News | Sunday, 07 June 2009
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What’s at stake?

A lot is riding on this election, but the stakes are higher for some than for others. RAPHAEL VASSALLO looks into the possible implications of today’s result for the various players concerned

For Joseph Muscat
It is the one thing that eluded Lawrence Gonzi in the last general election, as well as Muscat’s own predecessor Alfred Sant in the 2004 MEP election.
An absolute majority of first-count votes has become, if not an absolute necessity, at least a vitally important target for PL leader Joseph Muscat. Apart from consolidating his own position as ‘saviour’ of the Labour Party – which, after a divisive and visceral leadership battle, was in danger of imminent fragmentation only one year ago – an absolute majority on a national level would deal a crippling blow to the perceived legitimacy of the beleaguered “GonziPN” administration.
With polls strongly suggesting a victory for Labour, the Nationalist Party has already tried to deflate Muscat’s ego by (among other strategies) trying to project his “unofficial” target as a virtually unreachable four-seat majority in the European Parliament. But as his own campaign clearly illustrated, the EP was far away from Muscat’s mind when it came to devising strategy. His target is considerably less ambitious in terms of seats – he will most likely content himself with retaining his present tally of three, with a fighting chance to claim the sixth if it becomes available – but far, far more insidious in its implications for the party in government.
If the Labour Party succeeds in its mission to surpass the 50% mark – a likely prospect by all accounts – the dividends would be considerable. His own stature within the party would grow, and after such a clinical and disciplined campaign, the result would also help dispel Labour’s previous image as a gaffe-prone and self-destructive organisation that cannot be trusted to ever assume the reins of government.
Conversely, the prospects of failure are not too daunting for the young PL leader. Unlike his opposite number in the Nationalist Party, Muscat does not appear to have any disgruntled backbenchers to contend with at the moment. His position cannot conceivably be challenged, and – barring the all-but impossible scenario of a surprise PN win today – a majority of seats will still be interpreted as a victory, even without the extra adrenaline boost provided by an absolute majority of votes.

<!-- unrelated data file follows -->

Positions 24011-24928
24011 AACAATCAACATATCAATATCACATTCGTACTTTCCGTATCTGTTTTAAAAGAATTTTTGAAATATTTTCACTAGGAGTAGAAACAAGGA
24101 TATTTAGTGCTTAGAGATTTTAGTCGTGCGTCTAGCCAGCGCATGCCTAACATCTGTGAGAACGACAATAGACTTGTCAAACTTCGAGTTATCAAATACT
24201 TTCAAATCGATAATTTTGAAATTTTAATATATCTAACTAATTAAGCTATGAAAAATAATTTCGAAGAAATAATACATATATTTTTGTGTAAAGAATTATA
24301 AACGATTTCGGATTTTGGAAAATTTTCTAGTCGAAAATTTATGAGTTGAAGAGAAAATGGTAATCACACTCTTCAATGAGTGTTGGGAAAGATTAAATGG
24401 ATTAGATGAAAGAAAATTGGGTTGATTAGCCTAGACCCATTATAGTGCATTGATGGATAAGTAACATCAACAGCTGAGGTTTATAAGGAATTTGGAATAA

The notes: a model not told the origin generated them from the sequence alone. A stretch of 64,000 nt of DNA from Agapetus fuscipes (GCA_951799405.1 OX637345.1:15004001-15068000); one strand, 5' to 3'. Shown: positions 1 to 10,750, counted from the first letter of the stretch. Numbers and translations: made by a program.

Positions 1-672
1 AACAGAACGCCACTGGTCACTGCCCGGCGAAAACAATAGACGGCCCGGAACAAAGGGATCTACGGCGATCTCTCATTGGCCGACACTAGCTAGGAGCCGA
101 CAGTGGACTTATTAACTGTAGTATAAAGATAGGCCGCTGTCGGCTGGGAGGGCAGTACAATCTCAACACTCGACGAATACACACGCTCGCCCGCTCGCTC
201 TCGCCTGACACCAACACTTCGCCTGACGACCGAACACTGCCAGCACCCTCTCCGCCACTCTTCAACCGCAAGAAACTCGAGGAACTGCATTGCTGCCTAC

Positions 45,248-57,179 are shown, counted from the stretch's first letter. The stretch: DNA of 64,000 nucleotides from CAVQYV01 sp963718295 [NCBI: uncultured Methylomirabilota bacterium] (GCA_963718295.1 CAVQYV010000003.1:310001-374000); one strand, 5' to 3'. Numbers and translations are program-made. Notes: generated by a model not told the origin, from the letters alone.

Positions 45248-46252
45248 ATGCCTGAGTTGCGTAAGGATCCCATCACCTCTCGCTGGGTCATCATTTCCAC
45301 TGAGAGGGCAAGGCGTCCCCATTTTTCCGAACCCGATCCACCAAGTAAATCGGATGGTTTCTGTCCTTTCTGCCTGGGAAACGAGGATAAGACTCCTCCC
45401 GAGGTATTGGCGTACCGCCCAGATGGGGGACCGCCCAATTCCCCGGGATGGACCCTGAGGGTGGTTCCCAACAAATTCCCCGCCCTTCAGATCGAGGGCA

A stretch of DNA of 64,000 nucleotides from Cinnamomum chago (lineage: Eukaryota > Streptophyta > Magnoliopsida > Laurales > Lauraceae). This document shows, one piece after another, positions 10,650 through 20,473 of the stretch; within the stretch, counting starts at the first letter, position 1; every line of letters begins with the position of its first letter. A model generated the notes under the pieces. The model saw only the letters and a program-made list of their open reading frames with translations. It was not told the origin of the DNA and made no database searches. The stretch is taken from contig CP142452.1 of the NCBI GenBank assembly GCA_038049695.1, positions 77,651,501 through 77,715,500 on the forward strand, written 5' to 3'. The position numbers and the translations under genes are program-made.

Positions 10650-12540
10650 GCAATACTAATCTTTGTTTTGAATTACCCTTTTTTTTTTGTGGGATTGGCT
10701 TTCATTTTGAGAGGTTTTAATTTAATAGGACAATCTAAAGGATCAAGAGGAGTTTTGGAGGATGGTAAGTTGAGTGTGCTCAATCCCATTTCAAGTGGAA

All things told, Joseph Muscat will be laughing, no matter the outcome. What remains to be seen is how loud, and how long. 3

Lawrence Gonzi
If facial expressions of Net TV presenters are anything to go by, this election is being taken as a death-knell for the success of the GonziPN strategy in March 2008.
In a remarkable turnaround over the past 18 months, the same motif that won the PN the election has now become its most visible liability.
Only two of today’s several possible scenarios can conceivably be welcomed by the Nationalist Party – and neither quite amounts to a victory. The first would be a relative majority for Muscat, which would allow the Prime Minister a little breathing space, and silence his critics within the party at least for a while. The second is the (likely) prospect of PN retaining its two seats, as well as (considerably less likely) clinching the sixth.
All other scenarios can only be described as defeats: starting with the projected voter turnout, which at the time of writing promises to be conspicuously lower than 2004. Added to the almost 16,000 uncollected voting documents, as well as indications that voter abstention has been higher in predominantly Nationalist strongholds than elsewhere, all factors currently point towards an electoral snub for the man who last year promised us “peace of mind”.